Experienced advisors helping to manage the complexities of farms and farming assets during divorce or separation.
Divorce in a farming family can have devastating consequences if not approached skilfully. The farm is not only a business but a home and a way of life.
Farms tend to be capital rich, with substantial value tied up in buildings and land, yet income poor. This provides its own challenges and there can be added complications, with ownership being shared with parents and siblings meaning that it can be difficult to sell or raise capital as their interests must be considered.
Usually, the starting point for a settlement on divorce, particularly with a long marriage, is an equal division of the assets. Often, the outcome in farming cases is different, focussing primarily on the housing needs of the departing spouse and any children of the family, rather than seeking to provide a specific percentage division of the assets. The reason for this is because frequently, farms are passed down through generations and so can be treated by the courts as non-matrimonial assets and hence not shared equally.
The aim is to achieve a solution which provides for both parties’ needs and this requires a careful and creative approach. A balancing exercise must be carried out and every effort will be made to ensure that a fair settlement is achieved without the farm being sold or its viability damaged. It will therefore be a case of seeing how capital can be raised by looking principally at development potential and borrowing. The impact of changing subsidies will also need to be considered. Drawing on the services of other professionals such as an expert valuer, farming consultant and the farm accountant will be vital. The financial status quo should be maintained while a settlement is being reached with the farm running in the usual way.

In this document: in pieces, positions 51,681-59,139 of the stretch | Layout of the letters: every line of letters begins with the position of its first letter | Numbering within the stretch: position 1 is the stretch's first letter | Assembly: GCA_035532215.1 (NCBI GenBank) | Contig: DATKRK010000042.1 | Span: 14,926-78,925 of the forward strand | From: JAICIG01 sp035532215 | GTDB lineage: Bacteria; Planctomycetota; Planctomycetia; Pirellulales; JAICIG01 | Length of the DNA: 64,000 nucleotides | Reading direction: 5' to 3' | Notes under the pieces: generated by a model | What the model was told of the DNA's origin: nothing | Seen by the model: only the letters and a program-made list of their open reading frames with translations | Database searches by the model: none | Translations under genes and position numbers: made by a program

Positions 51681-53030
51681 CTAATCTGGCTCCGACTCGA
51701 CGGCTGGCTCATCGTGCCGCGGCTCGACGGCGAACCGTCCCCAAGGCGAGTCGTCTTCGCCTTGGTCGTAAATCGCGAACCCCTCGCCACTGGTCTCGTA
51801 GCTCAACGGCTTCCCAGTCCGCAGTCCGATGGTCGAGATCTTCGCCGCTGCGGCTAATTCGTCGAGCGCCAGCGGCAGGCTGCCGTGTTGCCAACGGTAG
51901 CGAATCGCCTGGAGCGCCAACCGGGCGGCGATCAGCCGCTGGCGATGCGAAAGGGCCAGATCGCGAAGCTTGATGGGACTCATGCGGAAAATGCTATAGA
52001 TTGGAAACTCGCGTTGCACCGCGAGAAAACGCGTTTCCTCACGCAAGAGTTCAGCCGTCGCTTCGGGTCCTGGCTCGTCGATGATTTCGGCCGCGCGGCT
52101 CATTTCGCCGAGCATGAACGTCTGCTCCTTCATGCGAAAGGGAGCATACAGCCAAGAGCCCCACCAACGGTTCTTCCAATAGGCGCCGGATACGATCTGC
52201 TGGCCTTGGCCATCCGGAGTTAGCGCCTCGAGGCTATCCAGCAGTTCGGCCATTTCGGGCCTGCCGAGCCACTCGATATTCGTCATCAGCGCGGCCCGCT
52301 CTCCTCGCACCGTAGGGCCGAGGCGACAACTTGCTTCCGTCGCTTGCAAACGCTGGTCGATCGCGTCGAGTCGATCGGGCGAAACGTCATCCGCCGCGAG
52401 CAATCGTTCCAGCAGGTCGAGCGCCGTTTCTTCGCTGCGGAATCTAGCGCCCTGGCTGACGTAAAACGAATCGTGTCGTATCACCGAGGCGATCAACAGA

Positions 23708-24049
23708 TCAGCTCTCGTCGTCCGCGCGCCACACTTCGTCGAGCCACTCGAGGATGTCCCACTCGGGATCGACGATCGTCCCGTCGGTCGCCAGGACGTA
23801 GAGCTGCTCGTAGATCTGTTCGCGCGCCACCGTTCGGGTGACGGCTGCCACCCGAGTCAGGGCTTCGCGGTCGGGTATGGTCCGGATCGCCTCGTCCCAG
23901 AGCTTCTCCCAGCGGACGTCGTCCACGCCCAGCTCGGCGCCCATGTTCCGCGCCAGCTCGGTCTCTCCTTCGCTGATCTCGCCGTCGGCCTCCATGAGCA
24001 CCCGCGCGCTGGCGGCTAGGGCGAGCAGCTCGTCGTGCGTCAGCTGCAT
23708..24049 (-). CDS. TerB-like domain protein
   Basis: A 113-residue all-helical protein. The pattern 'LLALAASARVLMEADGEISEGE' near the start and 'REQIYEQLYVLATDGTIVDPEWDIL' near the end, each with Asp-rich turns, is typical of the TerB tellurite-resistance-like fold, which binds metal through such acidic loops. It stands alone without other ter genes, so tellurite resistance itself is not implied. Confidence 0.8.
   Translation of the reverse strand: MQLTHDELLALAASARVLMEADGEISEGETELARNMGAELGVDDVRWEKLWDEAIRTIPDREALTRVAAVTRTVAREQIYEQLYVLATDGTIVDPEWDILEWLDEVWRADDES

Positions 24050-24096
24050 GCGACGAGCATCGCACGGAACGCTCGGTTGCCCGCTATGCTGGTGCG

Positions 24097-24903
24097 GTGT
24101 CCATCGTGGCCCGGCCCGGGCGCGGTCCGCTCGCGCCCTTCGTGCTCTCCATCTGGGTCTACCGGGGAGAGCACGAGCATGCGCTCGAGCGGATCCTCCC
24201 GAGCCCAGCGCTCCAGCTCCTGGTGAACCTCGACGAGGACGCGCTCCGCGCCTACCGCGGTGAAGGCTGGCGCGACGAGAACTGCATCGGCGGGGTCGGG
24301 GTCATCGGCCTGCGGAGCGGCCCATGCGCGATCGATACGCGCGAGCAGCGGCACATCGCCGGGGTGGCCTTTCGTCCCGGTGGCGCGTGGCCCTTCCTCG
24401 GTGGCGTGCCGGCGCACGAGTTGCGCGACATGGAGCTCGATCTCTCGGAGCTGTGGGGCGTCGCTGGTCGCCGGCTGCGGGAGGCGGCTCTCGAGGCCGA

An agreed settlement is always preferable and the collaborative law process is ideally suited to farming divorces. This is where the parties and their respective solicitors sign an Agreement committing to resolving the outstanding issues in meetings, rather than by correspondence or court. This increases the possibility of an amicable outcome and the flexible approach allows for the participation of the other professionals involved.
Entering into a Pre-Nuptial Agreement before marrying can help to protect farming assets on a later divorce. Although not automatically binding on the courts, recent case law has shown that they will carry decisive weight if dealt with correctly.
Whether you are a farmer or a farmer’s spouse, it is important to have specialist advice and at Ashfords, we can provide this as our team has extensive experience of dealing with farms on divorce. We are also able to draw on the expertise of the wider firm - for example, in relation to partnership issues, which can often go hand in hand in a situation such as this.
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